Article

Cultural Competency as New Racism: An Ontology of Forgetting

Authors:
To read the full-text of this research, you can request a copy directly from the author.

Abstract

This article argues that cultural competency promotes an obsolete view of culture and is a form of new racism. Cultural competency resembles new racism both by otherizing non-whites and by deploying modernist and absolutist views of culture while not using racialist language. Drawing on child welfare, cultural competence is shown to repeat what Lowe (1993) calls an ontology of forgetting Canada's history of colonialism and racism. A recommendation is made for jettisoning cultural competency and emphasizing instead a self-reflexive grappling with racism and colonialism.

No full-text available

Request Full-text Paper PDF

To read the full-text of this research,
you can request a copy directly from the author.

... For decades, cultural competence, described as the ability of individuals, professions, and organizations to learn about the different cultures' values and distinctions to work effectively in culturally diverse environments and situations (Shen, 2015), was used to educate healthcare professionals to serve individuals from diverse backgrounds. However, cultural competence and other theories focusing on culturally congruent care have not decreased healthcare inequity or disparity that disproportionately affects Black and Brown populations (Iheduru-Anderson & Wahi, 2022;Pon, 2009;Williams et al., 2019). Critics of cultural competence and multicultural education concur that they do not address the underlying systems of operation (power dynamics and perceiving non-whites as "other") and further validate the assumed inferiority of the marginalized group (Bell, 2020;Garneau et al., 2018;Pon, 2009). ...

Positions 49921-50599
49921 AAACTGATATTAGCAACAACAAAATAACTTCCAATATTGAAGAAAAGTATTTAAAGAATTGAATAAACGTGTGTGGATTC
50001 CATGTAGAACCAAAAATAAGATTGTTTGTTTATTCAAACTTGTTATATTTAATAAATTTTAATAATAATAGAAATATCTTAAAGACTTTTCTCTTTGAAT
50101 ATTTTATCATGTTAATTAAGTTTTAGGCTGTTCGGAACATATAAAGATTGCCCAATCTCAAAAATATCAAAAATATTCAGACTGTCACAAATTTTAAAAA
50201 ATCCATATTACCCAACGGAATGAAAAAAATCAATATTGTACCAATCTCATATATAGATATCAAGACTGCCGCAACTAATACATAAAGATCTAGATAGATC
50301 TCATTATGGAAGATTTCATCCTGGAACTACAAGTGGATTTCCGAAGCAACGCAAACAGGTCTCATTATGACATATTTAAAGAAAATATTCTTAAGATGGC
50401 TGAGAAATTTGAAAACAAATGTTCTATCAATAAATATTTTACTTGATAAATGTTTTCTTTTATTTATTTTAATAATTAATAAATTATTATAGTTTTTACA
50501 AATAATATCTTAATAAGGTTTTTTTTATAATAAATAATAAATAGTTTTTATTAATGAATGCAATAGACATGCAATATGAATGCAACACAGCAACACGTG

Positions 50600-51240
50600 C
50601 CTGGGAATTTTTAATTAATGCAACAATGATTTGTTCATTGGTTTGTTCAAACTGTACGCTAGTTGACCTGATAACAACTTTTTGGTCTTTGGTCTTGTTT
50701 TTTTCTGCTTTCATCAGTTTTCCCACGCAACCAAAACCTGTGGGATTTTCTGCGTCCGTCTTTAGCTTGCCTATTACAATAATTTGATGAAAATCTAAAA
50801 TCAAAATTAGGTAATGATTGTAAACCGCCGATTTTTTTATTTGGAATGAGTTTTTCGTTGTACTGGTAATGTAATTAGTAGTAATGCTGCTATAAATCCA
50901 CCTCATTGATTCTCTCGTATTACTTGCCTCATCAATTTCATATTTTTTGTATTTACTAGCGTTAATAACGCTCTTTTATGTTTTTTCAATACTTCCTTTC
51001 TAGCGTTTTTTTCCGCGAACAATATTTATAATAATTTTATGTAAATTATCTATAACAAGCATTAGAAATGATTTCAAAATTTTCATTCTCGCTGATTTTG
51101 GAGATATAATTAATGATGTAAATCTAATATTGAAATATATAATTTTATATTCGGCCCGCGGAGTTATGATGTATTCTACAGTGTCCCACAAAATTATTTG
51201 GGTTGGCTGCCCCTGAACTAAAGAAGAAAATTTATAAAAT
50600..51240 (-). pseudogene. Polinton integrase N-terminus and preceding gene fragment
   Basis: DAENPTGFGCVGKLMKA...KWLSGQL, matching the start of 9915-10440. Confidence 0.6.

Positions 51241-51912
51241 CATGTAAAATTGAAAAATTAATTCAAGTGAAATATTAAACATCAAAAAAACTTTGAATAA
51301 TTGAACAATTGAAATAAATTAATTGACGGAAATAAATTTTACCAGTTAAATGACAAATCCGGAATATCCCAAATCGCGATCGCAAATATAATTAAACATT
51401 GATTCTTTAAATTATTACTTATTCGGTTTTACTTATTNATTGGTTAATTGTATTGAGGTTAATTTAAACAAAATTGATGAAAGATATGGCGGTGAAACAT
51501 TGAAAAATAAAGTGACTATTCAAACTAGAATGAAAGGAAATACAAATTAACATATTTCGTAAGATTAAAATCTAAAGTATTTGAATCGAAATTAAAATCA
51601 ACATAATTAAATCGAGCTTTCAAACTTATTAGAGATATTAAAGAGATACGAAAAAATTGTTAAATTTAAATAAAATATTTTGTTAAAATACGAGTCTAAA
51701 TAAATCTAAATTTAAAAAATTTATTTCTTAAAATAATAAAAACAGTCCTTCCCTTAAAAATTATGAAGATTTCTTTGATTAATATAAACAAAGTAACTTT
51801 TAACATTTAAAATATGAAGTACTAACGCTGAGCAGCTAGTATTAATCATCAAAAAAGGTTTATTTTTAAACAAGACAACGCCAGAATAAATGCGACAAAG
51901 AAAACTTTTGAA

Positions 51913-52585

... However, cultural competence and other theories focusing on culturally congruent care have not decreased healthcare inequity or disparity that disproportionately affects Black and Brown populations (Iheduru-Anderson & Wahi, 2022;Pon, 2009;Williams et al., 2019). Critics of cultural competence and multicultural education concur that they do not address the underlying systems of operation (power dynamics and perceiving non-whites as "other") and further validate the assumed inferiority of the marginalized group (Bell, 2020;Garneau et al., 2018;Pon, 2009). Learning about cultural differences is not enough to transform human relations constructed in the context of power or eliminate racial discrimination and inequities (Allen et al., 2013;Iheduru-Anderson & Wahi, 2020). ...
... Nurse educators must reorient nursing pedagogy away from the discourses of individualism, multiculturalism, and color-blindness toward an explicit engagement with addressing institutional racism, anti-Black racism, and health inequities. Power-based frameworks such as antiracist pedagogy grounded in Critical Theory focus on sources of oppression rather than merely the symptoms are suggested as alternative pedagogy for nurse educators (Bell, 2020;Hilario et al., 2018;Iheduru-Anderson & Wahi, 2022;Pon, 2009) Path to Achieve Health Equity (National Academy of Sciences, 2021) report asserts that social justice and health equity are top priorities for nursing and call for nurses to act and support the development of structural competence to address racism in education, policy, and practice. Therefore, the purpose of this paper is two-fold. ...
Article